I noticed online last week that people were using a Neutral Density Filter when taking photos of waterfalls. I don't own one yet but would like to get one before I leave on my trip in a couple of weeks. Any suggestions?
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Posted 09 April 2014 - 02:06 PM
If you like round filters, a Singh-Ray, Tiffen or Hoya in the largest threadsize you need and step-down rings for narrower lenses probably are your best alternatives. If you already use square filters, any filter for your system makes sense. There are some adjustable ND filters that can be useful for occasional use.
I use a set of Lee 100x100 mm glass ND filters in 2X, 4X and 10X that I bought used with my Lindahl compendium about 20 years ago.
Posted 17 April 2014 - 10:23 AM
No a polarizer will not get the same effect but using a polarizer in conjunction with an ND filter is a great idea as the polarizer will knock down the glare.
And to follow up on Merco's thoughts, I carry round 4-stop, 6-stop and a 10-stop filters with rings. That way I have flexibility to really knock down the light.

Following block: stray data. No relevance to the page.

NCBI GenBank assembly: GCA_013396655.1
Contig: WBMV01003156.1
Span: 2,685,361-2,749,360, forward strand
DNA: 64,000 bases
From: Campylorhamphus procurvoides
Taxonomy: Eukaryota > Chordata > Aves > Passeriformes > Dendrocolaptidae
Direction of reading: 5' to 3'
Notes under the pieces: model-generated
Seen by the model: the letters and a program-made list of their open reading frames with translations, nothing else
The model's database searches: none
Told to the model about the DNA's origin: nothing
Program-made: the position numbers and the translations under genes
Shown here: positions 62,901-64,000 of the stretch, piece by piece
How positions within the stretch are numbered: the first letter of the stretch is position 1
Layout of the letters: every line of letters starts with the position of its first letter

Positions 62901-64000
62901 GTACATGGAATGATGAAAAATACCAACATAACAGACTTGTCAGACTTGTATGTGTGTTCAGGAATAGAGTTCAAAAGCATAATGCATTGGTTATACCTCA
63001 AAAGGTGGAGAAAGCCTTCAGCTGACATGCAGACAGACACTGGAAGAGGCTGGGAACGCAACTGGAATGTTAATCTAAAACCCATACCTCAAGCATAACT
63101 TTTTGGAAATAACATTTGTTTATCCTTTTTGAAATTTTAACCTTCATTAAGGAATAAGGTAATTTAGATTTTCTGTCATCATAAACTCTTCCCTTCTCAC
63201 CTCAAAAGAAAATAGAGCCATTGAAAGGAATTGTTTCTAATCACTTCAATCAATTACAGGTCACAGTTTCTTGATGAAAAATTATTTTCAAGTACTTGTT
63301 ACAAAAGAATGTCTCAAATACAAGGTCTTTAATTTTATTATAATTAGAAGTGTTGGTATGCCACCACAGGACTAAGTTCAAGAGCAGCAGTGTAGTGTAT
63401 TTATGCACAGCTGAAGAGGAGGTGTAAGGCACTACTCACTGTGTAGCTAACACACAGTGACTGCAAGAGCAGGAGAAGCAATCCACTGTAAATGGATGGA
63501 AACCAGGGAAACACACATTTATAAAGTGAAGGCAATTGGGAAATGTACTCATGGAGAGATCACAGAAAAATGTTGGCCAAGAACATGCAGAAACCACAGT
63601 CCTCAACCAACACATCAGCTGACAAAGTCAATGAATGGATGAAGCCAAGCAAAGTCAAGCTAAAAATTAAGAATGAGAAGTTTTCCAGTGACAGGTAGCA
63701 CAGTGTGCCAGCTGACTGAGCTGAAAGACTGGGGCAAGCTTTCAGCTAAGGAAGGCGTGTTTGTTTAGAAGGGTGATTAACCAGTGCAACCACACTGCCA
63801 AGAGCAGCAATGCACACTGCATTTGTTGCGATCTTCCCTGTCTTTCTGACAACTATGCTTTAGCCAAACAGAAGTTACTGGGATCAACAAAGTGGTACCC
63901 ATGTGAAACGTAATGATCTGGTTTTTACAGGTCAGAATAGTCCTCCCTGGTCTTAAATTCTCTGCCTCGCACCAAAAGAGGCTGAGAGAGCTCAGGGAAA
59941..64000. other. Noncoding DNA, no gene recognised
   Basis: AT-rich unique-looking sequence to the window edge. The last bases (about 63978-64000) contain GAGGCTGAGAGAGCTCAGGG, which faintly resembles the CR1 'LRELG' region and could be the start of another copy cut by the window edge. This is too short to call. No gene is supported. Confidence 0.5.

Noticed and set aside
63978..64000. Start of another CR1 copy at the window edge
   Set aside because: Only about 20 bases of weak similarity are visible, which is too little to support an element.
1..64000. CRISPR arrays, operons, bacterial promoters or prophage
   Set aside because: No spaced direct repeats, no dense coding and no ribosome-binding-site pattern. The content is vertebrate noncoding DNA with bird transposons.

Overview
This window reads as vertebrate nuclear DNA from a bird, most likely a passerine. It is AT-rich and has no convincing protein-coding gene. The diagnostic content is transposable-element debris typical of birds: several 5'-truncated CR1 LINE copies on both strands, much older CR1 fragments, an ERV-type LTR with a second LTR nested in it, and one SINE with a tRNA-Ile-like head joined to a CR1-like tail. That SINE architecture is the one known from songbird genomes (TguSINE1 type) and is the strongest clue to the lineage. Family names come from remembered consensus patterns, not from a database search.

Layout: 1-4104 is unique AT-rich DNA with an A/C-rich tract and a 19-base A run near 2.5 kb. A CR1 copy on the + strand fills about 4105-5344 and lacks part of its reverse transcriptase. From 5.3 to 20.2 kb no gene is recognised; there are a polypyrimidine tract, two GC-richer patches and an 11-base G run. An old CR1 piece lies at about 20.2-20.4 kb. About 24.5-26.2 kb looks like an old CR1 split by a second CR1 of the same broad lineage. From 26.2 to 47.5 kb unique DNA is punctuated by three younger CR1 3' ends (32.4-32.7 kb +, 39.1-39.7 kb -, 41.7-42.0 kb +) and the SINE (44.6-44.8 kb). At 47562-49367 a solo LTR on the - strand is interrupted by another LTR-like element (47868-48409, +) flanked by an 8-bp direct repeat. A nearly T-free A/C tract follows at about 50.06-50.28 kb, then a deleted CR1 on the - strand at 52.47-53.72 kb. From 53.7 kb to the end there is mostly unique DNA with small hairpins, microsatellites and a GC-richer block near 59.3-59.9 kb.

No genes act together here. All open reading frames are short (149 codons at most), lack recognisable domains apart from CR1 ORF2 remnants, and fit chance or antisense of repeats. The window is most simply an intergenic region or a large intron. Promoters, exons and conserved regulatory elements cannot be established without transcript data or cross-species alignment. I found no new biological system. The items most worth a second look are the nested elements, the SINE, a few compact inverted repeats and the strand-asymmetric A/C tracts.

One point untouched upon is focusing. Once you get to 10-stop and beyond you will need to focus, then lock focus, then install the filter(s) as focusing will be near impossible with the filter(s) in place.
Posted 20 June 2014 - 05:37 PM
I've taken hundreds of photos of waterfalls over the years and I only use a circular polarizer. It stops down about 1 1/2 stops with the benifit of reducing glare off the water. Use a small aperture like f/22 and it will work to smooth out the water in most circumstances. You only need about 1/2 to 2 seconds to get the smooth look going. More time gives more smoothness but you can overdue it and just get a white blob with no detail. Another rule of thunb, the more water flow the waterfall has the easier it is to blur. Small low flow ones look better with longer SS. it fills them out. When it won't work is when the waterfall is brightly lit by the sun. Try to plan your visit for early or late in the day to avoid the bright sun or go on an overcast rainy day ideally. If the waterfall is in partial sun and shade your best option is to bracket and process it as an HDR.
1/2 seconds - f/16 - iso 200